Q+A: GREG BROWER:

Attorney’s military training laid foundation for career in public and private sectors

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Greg Brower, of Brownstein Hyatt Farber Schreck, has practiced law in both the public and private sectors.

Greg Brower, a shareholder at Brownstein Hyatt Farber Schreck, joined the firm after his third stint with the U.S. Department of Justice. He splits his time between the firm’s offices in Nevada and Washington, D.C., and was recently named co-chair of its Government Investigations & White Collar Group.

What inspired you to become a lawyer?

Growing up in Las Vegas, I didn’t know any lawyers. I was the first person in my family to attend college, and as a freshman at UNLV, I got a job as a “runner” for a small downtown law firm and was exposed for the first time to what lawyers do. Later, after transferring to Cal-Berkeley, I did a summer internship in Washington, D.C., and that experience set me on a path to law school.

You’ve practiced law in both private and public spectrums. What are the similarities and differences between the two?

Public service has been a big part of my career as a lawyer. In many ways, there is no difference at all between representing the public and representing private clients. Both demand the same high level of competence, zealousness and loyalty to one’s client.

What is your involvement at UNLV’s William S. Boyd School of Law?

My relationship with Boyd goes all the way back to when I was proud to support state funding for the new law school as a freshman member of the State Assembly in 1999. Later, I joined the Dean’s Council and also became an adjunct professor of law, teaching courses in national security law and trial advocacy. I have had the privilege of working with every one of the deans over the years, and it’s great to see how Boyd has become such a crucial part of Nevada’s legal community. I look forward to continuing with my involvement at Boyd now that I am back in Nevada.

What is your philosophy when it comes to representing clients?

In both civil and criminal matters, it is my goal to understand everything I possibly can about the dispute or about why the government has targeted my client. Once I am confident that I understand the problem, I see my job as one of problem solving. Sometimes the client is best served by litigating, through trial and even appeal. Other situations call for a settlement. And finally, overlaying all of that is the ethical duty all lawyers have to their clients to be zealous and loyal advocates on their behalf. I tend to take on my clients’ problems as my own and I thrive on being a passionate advocate on their behalf.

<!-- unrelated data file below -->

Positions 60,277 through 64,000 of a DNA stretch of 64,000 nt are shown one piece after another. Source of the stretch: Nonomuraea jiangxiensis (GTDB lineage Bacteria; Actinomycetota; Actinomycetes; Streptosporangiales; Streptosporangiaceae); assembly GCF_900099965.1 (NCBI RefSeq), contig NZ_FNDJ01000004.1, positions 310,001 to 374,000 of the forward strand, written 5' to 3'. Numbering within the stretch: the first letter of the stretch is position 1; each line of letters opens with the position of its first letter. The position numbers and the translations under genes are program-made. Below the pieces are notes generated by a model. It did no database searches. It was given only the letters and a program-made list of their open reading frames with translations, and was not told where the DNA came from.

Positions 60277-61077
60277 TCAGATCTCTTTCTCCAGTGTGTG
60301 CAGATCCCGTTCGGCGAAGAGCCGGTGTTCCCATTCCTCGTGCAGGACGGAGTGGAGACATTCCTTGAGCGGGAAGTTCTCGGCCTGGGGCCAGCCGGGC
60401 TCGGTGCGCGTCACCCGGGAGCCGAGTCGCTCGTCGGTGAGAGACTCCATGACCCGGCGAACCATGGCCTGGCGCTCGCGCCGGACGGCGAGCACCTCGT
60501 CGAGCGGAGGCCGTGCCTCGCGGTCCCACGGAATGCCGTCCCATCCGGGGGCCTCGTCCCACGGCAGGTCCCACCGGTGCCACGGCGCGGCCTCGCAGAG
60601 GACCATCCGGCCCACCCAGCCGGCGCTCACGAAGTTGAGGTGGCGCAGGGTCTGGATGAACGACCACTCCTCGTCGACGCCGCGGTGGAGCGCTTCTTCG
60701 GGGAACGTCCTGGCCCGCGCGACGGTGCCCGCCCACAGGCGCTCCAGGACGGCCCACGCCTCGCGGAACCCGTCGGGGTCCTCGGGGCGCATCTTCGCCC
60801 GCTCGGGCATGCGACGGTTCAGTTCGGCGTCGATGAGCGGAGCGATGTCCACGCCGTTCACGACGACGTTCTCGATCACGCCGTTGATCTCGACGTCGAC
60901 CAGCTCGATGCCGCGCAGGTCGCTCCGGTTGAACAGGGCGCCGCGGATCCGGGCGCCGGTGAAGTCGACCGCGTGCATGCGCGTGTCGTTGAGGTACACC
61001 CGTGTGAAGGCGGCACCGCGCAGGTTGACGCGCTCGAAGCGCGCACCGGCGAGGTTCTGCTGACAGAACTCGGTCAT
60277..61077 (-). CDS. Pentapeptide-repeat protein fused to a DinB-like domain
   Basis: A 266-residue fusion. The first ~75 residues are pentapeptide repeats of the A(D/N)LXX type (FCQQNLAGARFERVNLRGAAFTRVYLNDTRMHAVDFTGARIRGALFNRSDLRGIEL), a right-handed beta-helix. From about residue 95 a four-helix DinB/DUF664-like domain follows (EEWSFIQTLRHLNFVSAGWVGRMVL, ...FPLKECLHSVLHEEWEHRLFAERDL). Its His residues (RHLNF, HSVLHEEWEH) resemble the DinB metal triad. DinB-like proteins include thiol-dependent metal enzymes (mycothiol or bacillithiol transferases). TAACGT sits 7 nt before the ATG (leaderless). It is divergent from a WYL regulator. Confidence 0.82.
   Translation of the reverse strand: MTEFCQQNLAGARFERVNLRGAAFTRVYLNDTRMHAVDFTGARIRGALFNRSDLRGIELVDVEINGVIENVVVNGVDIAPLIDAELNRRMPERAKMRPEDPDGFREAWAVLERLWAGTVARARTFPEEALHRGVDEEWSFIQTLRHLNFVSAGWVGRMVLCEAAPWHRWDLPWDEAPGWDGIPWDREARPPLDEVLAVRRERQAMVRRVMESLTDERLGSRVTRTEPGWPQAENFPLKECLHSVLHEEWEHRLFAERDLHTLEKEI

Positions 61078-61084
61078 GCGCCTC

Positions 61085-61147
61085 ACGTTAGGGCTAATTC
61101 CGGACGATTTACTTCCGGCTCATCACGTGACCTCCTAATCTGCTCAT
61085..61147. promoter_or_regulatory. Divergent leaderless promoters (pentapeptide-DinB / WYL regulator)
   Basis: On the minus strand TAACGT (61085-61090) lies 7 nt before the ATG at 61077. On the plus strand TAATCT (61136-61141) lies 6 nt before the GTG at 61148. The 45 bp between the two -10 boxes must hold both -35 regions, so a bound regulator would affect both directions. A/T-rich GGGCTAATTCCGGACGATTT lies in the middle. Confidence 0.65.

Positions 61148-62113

As a former Naval officer, what skills did you learn in the service that you use in your law practice?

I have drawn upon my Navy experience in virtually everything I have done professionally since serving on active duty more than 25 years ago. Leadership, management, how to deal with pressure, attention to detail, taking care of people, accepting responsibility, sharing credit … I could go on and on.

What is the best business advice you’ve received?

The most basic advice that I have tried to live by professionally came from my father, who spent 40 years as an electrician before he retired. He believed that no matter what a person does for a living, they should strive to be the best at what they do. I have always admired that quality in others, no matter their occupation, and I have always tried to live by that philosophy.

How do you decompress after a long week?

I swim just about every morning. On the weekend, I love to just sit on my patio at home and read the news while listening to music or the birds in the neighborhood. I just need about an hour of that and I feel totally decompressed. Beyond that, long walks with my wife, golf when I have the time to play, and sports on TV are all very therapeutic.

If you could change one thing about Southern Nevada, what would it be?

Because it’s my hometown, I find it hard to be objective about it. Because the challenges are too complicated for this format, I’ll keep it simple for now—I would like to see more water in Lake Mead and the return of free valet parking on the Strip.

What is your dream job outside of your current field?

Part of me would love to be a high school teacher and coach, or a police officer, or a line prosecutor doing nothing but violent crime cases day in and day out—simple, straightforward kinds of jobs that have big impacts on real people each and every day.

What is something that people might not know about you?

I am an owner of the Green Bay Packers. (One of many.)

What advice do you have for aspiring litigators?

Volunteer for every type of case. Get as much courtroom experience as possible. Watch, take and defend as many depositions as possible. Only by doing it over and over can you get better at it. Seek out constructive criticism. Remember, it’s not whether you think you did well, it’s about what the judge and/or jury thinks about your performance. Find mentors and then watch and listen. Over-prepare for everything. Be unfailingly courteous to everyone, including opposing counsel and witnesses who are not your own, and especially to courtroom staff.

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This story originally appeared in the Las Vegas Weekly.

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